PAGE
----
Rewrite passive into active in four steps:
1. Identify the action going on in the sentence: “The report was written by Sarah.” Writing. Yup. That's what's going on.
2. Identify the do-er of the action: “The report was written by Sarah.” Sarah. She's doing the writing.
3. Move the do-er of the action to the beginning of the sentence: Sarah . . . .
4. Let the action of the sentence flow from the do-er of the action: “Sarah wrote the report.”
“The report was approved by the audit committee.”
(Let's see: approving . . . audit committee . . . The audit committee . . . .)
“The audit committee approved the report.” (Eight words down to six. A twenty-five percent weight loss.)
“Applications must be turned in by Friday.” (A tough one.)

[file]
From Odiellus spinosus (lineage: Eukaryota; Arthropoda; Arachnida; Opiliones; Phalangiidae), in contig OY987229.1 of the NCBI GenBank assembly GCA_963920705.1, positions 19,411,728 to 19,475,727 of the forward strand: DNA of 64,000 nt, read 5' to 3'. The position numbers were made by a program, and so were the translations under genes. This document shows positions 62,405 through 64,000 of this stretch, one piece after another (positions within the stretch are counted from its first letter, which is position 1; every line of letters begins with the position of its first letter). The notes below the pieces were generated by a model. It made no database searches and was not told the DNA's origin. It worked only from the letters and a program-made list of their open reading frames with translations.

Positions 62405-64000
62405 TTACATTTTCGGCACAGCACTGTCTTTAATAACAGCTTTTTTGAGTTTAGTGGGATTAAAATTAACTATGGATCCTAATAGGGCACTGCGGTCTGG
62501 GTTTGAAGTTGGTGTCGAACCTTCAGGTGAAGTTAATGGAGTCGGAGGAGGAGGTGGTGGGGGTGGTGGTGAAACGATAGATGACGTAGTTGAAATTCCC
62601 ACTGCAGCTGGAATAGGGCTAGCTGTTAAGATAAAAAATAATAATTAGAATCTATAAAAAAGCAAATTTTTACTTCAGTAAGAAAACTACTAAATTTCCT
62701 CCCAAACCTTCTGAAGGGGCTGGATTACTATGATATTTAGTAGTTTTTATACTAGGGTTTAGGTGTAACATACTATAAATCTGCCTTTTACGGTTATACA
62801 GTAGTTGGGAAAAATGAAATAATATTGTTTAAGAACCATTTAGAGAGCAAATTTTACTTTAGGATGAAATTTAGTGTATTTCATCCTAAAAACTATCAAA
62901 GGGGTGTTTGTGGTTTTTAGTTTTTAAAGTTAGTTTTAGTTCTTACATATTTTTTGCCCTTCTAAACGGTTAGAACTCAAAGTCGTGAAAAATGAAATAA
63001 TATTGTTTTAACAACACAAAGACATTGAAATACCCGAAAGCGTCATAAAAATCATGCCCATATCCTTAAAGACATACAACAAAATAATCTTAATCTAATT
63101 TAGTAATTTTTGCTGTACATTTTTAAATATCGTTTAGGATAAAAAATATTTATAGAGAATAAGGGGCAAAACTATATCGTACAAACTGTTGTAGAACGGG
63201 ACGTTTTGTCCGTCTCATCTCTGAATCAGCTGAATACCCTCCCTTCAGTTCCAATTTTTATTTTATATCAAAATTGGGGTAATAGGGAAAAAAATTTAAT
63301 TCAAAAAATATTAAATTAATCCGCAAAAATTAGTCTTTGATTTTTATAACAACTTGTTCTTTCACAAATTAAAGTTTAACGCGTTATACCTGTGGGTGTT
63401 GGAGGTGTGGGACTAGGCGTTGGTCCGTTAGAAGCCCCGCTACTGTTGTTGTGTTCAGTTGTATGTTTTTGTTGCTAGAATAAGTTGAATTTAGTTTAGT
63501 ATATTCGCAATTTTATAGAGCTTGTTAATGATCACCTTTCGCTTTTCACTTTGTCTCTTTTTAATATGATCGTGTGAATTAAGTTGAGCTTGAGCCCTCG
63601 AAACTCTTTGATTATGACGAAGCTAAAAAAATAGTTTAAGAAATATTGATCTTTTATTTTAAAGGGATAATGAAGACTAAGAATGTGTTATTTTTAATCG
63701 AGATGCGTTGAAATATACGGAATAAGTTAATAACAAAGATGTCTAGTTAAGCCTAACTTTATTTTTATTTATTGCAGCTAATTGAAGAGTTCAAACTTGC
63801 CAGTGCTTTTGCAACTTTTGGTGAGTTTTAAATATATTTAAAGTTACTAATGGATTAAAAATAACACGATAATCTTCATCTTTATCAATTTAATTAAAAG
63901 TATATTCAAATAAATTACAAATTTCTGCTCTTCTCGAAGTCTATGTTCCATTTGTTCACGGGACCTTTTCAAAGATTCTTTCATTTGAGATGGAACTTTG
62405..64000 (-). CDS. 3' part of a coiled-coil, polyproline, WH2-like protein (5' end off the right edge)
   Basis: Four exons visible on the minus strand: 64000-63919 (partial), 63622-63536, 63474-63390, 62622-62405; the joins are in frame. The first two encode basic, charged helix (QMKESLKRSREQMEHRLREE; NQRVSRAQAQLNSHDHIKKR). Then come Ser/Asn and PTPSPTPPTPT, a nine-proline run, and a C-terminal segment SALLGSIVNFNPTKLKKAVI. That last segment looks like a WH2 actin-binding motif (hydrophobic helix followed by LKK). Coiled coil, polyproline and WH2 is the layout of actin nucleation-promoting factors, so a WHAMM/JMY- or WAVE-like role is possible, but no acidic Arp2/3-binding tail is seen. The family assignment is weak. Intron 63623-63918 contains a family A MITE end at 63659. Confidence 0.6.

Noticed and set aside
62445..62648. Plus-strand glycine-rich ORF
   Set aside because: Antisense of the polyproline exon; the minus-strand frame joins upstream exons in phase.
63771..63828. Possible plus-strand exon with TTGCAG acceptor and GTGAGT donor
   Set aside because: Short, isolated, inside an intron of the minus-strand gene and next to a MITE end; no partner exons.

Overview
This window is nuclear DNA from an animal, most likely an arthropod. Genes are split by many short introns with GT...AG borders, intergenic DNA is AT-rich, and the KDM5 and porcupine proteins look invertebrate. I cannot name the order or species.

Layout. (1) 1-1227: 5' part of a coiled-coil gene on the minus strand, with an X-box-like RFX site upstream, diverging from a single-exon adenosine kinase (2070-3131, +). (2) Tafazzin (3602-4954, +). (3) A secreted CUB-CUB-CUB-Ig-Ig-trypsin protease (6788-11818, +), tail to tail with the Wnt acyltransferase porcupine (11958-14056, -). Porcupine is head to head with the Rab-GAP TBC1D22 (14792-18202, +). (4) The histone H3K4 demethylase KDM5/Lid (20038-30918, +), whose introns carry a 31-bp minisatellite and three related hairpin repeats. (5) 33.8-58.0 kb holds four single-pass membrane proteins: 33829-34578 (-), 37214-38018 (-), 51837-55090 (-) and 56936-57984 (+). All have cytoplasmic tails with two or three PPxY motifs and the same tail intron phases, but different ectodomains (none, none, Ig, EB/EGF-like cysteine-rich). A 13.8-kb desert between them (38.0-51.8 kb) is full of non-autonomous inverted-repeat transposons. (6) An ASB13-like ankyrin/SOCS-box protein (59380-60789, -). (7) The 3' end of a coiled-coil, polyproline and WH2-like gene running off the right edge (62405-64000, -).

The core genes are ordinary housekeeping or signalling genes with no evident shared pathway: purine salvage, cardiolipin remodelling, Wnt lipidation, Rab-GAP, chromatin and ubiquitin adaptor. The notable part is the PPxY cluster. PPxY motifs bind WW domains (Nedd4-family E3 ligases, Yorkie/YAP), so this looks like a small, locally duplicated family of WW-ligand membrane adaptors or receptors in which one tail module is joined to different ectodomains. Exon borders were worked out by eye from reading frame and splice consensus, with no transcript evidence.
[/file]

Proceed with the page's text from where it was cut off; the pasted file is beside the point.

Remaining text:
(Turning in . . . . whoa. No actor. No do-er. You? Implied?)
“Turn in your applications by Friday.” (This is called “imperative mode” or “command mode.” The “you” is implied or assumed: “Hey, YOU!” “Whut?” “Turn in your application by Friday!” “Okay!”) (Seven words down to six. Fourteen percent.)
Remember this applies only to sentences in which there's action. Not all sentences include action. “Ruby was thorough” is description, not action. “The spreadsheet was examined by Ruby” is action—and in passive voice. (You can rewrite this one: Examining . . . Ruby . . . “Ruby . . . (what?)” Six words down to four. A thirty-three percent weight loss.)
One of the problems with passive voice is that it often loses the do-er. The person doing the action. It loses accountability: “Mistakes were made.” (made . . . whoops. By whom? It doesn't say. But the writer probably knows and may be reluctant to say: “We made mistakes.” (We've got the same number of words now, but we've gained accountability. Honesty trumps conciseness.)
William DeGuia of Wells Fargo encouraged this discussion. William: Thank you.